25 Songs, 1 Hour, 7 Minutes

EDITORS’ NOTES

After bumping around New Orleans as a pickup musician and busker, Snooks Eaglin had the first opportunity to record under his own name in 1958, when folklorist Harry Oster discovered him playing acoustic guitar on the streets of the Crescent City. At age 22, the blind guitarist had already developed an extraordinarily singular style, especially when it came to strumming and fingerpicking. It was later surmised that Eaglin’s technique derived from his ability to play bass and guitar parts simultaneously, a talent he honed playing in R&B bands in the early '50s. Befitting a busker, his repertoire here is strikingly diverse—ranging from Dixieland standards to deep blues and Nat King Cole–style R&B. Eaglin’s idiosyncratic guitar playing made him a New Orleans legend, but the real revelation of this early session is his singing. Though he was often compared to Ray Charles, Eaglin had a soothing, understated vocal tone that was quite distinctive from the soul shouter. His rich and intimate vocals are best experienced on “Drifting Blues,” a rendition of the Charles Brown classic.

EDITORS’ NOTES

After bumping around New Orleans as a pickup musician and busker, Snooks Eaglin had the first opportunity to record under his own name in 1958, when folklorist Harry Oster discovered him playing acoustic guitar on the streets of the Crescent City. At age 22, the blind guitarist had already developed an extraordinarily singular style, especially when it came to strumming and fingerpicking. It was later surmised that Eaglin’s technique derived from his ability to play bass and guitar parts simultaneously, a talent he honed playing in R&B bands in the early '50s. Befitting a busker, his repertoire here is strikingly diverse—ranging from Dixieland standards to deep blues and Nat King Cole–style R&B. Eaglin’s idiosyncratic guitar playing made him a New Orleans legend, but the real revelation of this early session is his singing. Though he was often compared to Ray Charles, Eaglin had a soothing, understated vocal tone that was quite distinctive from the soul shouter. His rich and intimate vocals are best experienced on “Drifting Blues,” a rendition of the Charles Brown classic.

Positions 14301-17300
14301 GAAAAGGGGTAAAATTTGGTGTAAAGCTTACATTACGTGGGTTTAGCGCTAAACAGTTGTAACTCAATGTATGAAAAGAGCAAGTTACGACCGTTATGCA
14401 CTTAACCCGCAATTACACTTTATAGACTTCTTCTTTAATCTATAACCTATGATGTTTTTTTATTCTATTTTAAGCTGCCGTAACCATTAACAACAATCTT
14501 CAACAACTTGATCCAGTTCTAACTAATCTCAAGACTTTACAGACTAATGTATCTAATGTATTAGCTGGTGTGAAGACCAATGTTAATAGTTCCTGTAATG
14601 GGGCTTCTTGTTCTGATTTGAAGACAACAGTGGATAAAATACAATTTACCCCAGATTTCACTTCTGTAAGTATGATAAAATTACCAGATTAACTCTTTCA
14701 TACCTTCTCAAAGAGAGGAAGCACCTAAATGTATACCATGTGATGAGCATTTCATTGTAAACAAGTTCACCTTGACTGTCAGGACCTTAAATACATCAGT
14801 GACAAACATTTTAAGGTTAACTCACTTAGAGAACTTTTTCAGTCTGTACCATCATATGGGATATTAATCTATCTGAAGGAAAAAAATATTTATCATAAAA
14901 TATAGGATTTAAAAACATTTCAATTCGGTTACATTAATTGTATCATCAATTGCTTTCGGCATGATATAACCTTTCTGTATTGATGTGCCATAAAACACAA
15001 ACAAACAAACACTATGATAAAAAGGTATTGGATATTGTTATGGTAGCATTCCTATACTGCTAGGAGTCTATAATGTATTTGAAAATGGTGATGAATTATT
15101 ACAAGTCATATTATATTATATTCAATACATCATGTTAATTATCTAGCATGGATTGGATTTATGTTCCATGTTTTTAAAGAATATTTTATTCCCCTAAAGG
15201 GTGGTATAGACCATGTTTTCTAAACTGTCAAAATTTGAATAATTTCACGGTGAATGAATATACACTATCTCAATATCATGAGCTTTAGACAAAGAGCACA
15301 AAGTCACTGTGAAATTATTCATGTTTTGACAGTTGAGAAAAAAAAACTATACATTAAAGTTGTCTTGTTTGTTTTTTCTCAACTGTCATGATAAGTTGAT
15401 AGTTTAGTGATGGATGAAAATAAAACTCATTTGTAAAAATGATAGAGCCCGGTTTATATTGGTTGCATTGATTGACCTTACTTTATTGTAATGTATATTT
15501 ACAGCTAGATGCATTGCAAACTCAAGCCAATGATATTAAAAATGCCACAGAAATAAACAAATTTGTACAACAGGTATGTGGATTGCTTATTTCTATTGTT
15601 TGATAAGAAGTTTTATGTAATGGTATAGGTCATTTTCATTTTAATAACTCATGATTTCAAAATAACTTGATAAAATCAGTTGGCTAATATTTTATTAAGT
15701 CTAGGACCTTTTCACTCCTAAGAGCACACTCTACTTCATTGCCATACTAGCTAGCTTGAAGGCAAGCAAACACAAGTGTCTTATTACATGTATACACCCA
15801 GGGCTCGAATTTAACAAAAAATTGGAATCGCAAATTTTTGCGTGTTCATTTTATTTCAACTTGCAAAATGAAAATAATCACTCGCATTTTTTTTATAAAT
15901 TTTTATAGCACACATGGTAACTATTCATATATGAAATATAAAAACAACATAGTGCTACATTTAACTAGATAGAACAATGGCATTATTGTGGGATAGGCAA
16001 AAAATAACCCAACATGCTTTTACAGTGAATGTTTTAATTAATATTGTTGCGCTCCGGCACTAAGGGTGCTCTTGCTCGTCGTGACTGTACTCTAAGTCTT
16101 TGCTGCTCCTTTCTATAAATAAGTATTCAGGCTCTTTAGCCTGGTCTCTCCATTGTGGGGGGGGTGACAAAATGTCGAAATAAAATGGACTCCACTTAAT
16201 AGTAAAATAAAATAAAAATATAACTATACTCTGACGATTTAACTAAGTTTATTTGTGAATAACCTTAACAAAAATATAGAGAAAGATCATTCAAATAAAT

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1:37
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2:55
2:11
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2:15
3:05
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3:40
2:09
2:09
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3:11
2:46
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About Snooks Eaglin

When they referred to consistently amazing guitarist Snooks Eaglin as a human jukebox in his New Orleans hometown, they weren't dissing him in the slightest. The blind Eaglin was a beloved figure in the Crescent City, not only for his gritty, Ray Charles-inspired vocal delivery and wholly imaginative approach to the guitar, but for the seemingly infinite storehouse of oldies that he was liable to pull out on-stage at any second -- often confounding his bemused band in the process! His earliest recordings in 1958 for Folkways presented Eaglin as a solo acoustic folk-blues artist with an extremely eclectic repertoire. His dazzling fingerpicking was nothing short of astonishing, but he really wanted to be making R&B with a band. Imperial Records producer Dave Bartholomew granted him the opportunity in 1960, and the results were sensational. Eaglin's fluid, twisting lead guitar on the utterly infectious "Yours Truly" (a Bartholomew composition first waxed by Pee Wee Crayton) and its sequel, "Cover Girl," was unique on the New Orleans R&B front, while his brokenhearted cries on "Don't Slam That Door" and "That Certain Door" were positively mesmerizing.

Eaglin stuck with Imperial through 1963, when the firm closed up shop in New Orleans, without ever gaining national exposure. Eaglin found a home with Black Top Records in the 1980s, releasing four albums with the label, including 1988's Out of Nowhere (re-released on CD by P-Vine in 2007) and 1995's Soul's Edge. In 2003 P-Vine put out Soul Train from Nawlins, an album drawn from a live set Eaglin did at 1995's Park Tower Blues Festival. A collection of Eaglin's earliest recordings, all done on acoustic guitar, was released in 2005 by Smithsonian Folkways as New Orleans Street Singer. Snooks Eaglin continued performing and recording into the 21st century -- including his final album, 2002's The Way It Is -- and near the end of his life few knew that he had been diagnosed with prostate cancer; Eaglin was admitted to New Orleans' Ochsner Medical Center in February 2009, where he died of a heart attack on the 18th of that month at age 73. ~ Bill Dahl

  • ORIGIN
    New Orleans, LA
  • GENRE
    Blues
  • BORN
    January 21, 1936

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